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Wiegel Tool Works is creating a pipeline of talent to support the metal stamping industry. By Tim O’Connor
Since he took over his family company in 2010, the biggest hurdle to Aaron Wiegel’s plans for aggressive growth hasn’t come from competition or market pressures, but the lack of skilled workers in the job market. “When we came out of the recession, not only did all our competitors go out of business, but the majority of employees who served them went into other industries or retired off,” the president of Illinois-based Wiegel Tool Works (WTW) says.
The problem was two-fold: Not only was there a lack of qualified metal stamping workers, but those who were looking were often nearing retirement age, and the average age of his own workers was 59.5 years old. It can take five to six years to become a journeyman tool and die maker, so by the time WTW invested in those older applicants’ training the company would only get a few years of work before their careers were over.
Wiegel realized the company needed to put more effort into recruiting the next generation of tool and die and metal stamping workers. He became involved in the Technology & Manufacturing Association (TMA), an organization that represents and supports small precision manufacturers in Illinois.
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Nooter/Eriksen continues to improve its products and seek new markets as it reaches its 30th anniversary. By Jim Harris
The customers that purchase from Nooter/Eriksen have unique, specific requirements for the equipment they purchase from the company. “In the sector we serve, project scheduling is absolutely critical, so on-time delivery and providing a reliable product at a competitive price is paramount for us,” says Mike Filla, senior vice president of business development for the Fenton, Mo.-based company.
Nooter/Eriksen’s clients also have performance requirements for the heat recovery steam generators (HRSG) the company designs and manufactures. The HRSG’s are used behind gas turbines to generate electricity for the power industry.
Typical customers include utility companies, independent power producers (IPPs), as well as engineering, procurement and construction companies (EPCs) and gas turbine OEMs. “Our customers come to us with specific process design requirements to meet their plant needs and we custom design our equipment to these requirements,” President Tim Peterson says. “Meeting required guaranteed performance levels is critical to our success.”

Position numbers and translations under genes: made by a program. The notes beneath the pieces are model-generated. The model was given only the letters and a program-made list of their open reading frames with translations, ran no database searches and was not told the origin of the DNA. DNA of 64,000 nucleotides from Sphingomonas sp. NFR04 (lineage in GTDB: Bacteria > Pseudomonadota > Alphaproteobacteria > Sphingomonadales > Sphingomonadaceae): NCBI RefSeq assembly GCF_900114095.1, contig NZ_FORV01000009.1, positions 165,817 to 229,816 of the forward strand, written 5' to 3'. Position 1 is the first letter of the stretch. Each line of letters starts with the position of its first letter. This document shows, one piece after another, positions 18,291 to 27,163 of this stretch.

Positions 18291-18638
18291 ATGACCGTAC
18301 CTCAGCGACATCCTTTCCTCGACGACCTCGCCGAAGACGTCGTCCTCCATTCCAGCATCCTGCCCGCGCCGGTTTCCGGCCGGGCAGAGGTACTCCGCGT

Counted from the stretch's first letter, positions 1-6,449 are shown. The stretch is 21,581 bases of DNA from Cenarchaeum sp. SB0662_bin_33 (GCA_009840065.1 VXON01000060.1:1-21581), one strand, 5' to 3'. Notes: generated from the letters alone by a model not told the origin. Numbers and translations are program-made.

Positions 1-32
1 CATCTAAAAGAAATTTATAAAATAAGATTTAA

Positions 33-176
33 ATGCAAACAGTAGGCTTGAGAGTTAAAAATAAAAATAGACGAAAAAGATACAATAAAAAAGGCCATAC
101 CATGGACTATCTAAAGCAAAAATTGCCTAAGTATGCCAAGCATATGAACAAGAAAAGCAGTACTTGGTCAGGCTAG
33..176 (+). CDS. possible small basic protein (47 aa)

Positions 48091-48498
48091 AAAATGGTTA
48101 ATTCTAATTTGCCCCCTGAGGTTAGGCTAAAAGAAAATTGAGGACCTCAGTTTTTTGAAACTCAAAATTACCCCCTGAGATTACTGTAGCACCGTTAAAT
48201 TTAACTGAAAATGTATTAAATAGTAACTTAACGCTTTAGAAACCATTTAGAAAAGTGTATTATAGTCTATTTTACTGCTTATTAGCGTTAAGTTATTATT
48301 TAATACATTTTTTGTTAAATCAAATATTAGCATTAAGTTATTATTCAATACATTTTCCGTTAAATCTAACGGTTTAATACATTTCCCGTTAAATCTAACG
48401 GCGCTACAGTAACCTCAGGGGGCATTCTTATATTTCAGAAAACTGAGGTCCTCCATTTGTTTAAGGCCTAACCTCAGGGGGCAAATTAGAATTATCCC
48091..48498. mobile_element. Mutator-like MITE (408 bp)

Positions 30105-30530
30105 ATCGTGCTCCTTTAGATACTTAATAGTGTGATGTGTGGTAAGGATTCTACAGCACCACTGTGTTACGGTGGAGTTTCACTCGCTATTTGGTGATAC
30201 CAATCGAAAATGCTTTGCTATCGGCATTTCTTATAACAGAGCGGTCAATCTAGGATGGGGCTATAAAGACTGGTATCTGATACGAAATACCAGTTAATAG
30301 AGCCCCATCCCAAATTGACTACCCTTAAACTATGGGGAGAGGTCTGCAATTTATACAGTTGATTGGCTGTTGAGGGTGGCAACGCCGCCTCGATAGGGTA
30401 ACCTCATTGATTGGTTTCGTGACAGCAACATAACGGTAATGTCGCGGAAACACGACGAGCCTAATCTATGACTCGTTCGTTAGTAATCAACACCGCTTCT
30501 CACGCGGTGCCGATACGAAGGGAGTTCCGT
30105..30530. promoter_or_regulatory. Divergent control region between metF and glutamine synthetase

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As long as its customers and employees are satisfied, BBS Automation says the sky is the limit when it comes to growth. By Bianca Herron
BBS Automation provides assembly and testing systems for clients in the life sciences, automotive, energy and energy storage industries, many of who are Fortune 500 companies. In addition, the Bartlett, Ill.-based company performs contract manufacturing for customers that require multiple machines to be built.
Along with its Bartlett, Ill., location, BBS Automation has two facilities in Germany (including the Group Headquarters), two in China, one in Malaysia and an engineering office in Canada. The company is currently in the process of expanding into Mexico, according to Group Chief Operating Officer and President Darragh Staunton.
“BBS Automation is privately owned by industry leaders in the automation world, setting it apart from its competitors,” Staunton says. “The owners and managers of the company have spent their entire lives in the automation industry. They understand what it means to get a customized piece of automation built, which is something that our competitors don’t.”
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BTD Manufacturing is self-sufficient when serving clients that include Polaris. By Alan Dorich
Many companies outsource work, but BTD Manufacturing prefers to do as much as it can under its roof. But this is not as much about cost as one might think, President Paul Gintner asserts. “It’s about the speed,” he says.
Thanks to its Advanced Manufacturing group, BTD can quickly navigate its clients’ products through multiple processes, including stamping and tooling, all on its own. “That brings value to our customer,” he asserts.
Based in Detroit Lakes, Minn., BTD offers custom metalworking services including metal fabrication, forming, welding, powder coating, prototyping and laser cutting. Founders Erling Rasmussen and Paul White Jr. started the company in 1979 as Bismarck Tool and Die (BTD) Co.